Jo Beetham was awarded the Queen’s Service Medal for services to community and arts. PHOTO/ELI HILL
Joanna [Jo] Beetham – The Queen’s Service Medal for services to the community and the arts
She set up Wairarapa Riding for the Disabled, has chaired Friends of Aratoi, read to the blind, volunteered at the Home of Compassion and is working to set up Kokomai Creative Festival 2019.
Yet for all the giving she’s done, Jo Beetham finds it hard when people give back to her.
In fact, Beetham said, she had to be tricked into her Queen’s Service Medal.
“So, my grandson asked his grandmother what she did in retirement around volunteering for a school project, and I stupidly wrote down everything so he would have a good project.
“Next thing, my daughter and long-time friends and people I’d volunteered with were colluding.”
Beetham said it had been a shock when she received her letter from the government.
“I didn’t know what a Queen’s Service Medal was particularly, I’m sure all the volunteers I work with would qualify for it as well.”
The 70-year-old cites a favourite Chinese proverb: “The person who moves a mountain begins by carrying small stones.”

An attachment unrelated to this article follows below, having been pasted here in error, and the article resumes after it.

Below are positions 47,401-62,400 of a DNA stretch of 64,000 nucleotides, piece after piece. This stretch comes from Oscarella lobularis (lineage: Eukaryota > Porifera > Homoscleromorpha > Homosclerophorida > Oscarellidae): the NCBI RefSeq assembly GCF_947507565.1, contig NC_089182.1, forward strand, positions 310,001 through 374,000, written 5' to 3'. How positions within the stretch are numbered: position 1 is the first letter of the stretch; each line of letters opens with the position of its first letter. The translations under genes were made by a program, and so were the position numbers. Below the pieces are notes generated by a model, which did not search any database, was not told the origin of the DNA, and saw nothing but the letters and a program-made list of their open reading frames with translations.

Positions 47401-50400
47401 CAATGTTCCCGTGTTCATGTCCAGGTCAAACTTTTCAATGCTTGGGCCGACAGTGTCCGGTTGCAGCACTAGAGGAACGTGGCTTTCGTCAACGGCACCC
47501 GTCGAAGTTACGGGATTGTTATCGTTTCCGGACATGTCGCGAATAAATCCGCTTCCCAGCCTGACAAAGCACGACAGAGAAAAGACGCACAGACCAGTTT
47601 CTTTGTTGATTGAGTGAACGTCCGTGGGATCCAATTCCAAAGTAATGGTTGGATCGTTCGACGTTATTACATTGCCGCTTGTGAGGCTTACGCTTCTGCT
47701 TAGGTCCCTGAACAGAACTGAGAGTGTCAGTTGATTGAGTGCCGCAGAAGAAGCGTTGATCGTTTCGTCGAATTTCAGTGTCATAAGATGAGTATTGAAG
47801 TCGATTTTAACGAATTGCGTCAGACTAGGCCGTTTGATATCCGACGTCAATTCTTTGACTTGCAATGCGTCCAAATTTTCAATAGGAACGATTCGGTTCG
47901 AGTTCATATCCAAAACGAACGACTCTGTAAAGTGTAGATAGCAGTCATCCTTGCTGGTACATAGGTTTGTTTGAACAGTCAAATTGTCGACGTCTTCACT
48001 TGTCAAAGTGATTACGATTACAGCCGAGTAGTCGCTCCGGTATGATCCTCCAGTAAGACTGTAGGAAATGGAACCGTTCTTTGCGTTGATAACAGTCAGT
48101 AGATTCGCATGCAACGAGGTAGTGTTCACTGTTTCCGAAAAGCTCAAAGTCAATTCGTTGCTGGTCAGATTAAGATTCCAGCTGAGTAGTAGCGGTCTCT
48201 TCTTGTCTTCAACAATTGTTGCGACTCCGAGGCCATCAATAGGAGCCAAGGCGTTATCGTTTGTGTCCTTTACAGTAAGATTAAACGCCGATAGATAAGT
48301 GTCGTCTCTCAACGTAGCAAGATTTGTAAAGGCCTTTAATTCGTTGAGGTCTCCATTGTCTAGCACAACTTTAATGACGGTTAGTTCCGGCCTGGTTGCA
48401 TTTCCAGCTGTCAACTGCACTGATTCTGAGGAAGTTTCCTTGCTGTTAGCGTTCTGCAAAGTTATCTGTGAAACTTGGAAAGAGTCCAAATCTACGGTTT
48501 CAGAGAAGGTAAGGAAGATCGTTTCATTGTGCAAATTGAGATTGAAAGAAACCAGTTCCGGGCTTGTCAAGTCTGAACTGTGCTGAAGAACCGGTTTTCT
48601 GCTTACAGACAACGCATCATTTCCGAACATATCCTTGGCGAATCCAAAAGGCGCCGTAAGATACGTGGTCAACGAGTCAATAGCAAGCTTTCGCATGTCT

Beetham’s journey towards her mountain of volunteering began as an Otago University student when she spent two hours, twice a week reading to the blind.
“I went looking for them, in fact I knocked on the door. It was procrastination about studying really.”
After two years of reading to the blind Beetham married her ‘long suffering’ husband Monty and began work as a physiotherapist in paediatrics and pain management.
In 1972 she formed Wairarapa Riding for the Disabled with Logan Bruce and Shirley Hyde, where she volunteered one afternoon a week.
“To see those kids’ progress was amazing.
“An autistic child spoke for the first time. Another sat up for the first time on a horse.
“I think when you’ve got time, it’s nice to share it.
“Volunteering’s about people and mutual benefit, I don’t do it to make me feel good – it’s learning and actually being challenged.”
From the 1980s until 1990, she volunteered at the Home of Compassion, helping children with Cerebral Palsy and spina biffida one morning a week.
She’s worked as an Aratoi volunteer one morning a fortnight since 2001 and chaired Friends of Aratoi during a difficult period for the group.
From 2016 to 2018, she volunteered at Victim Support two days a week and spends four to five hours a day working as the chairwoman of Wairarapa Arts Festival Trust.
Beetham’s volunteering spirit is set to continue for many years to come; the mother of three and grandmother of five plans to continue until she’s 90 or more.
All the time spent dragging her children around her various volunteering roles appears to have rubbed off and her children have a volunteering nature as well.
“We’re all like-minded, people who volunteer, there’s a common thread.
“We’re givers. We’re the oil in the engine.”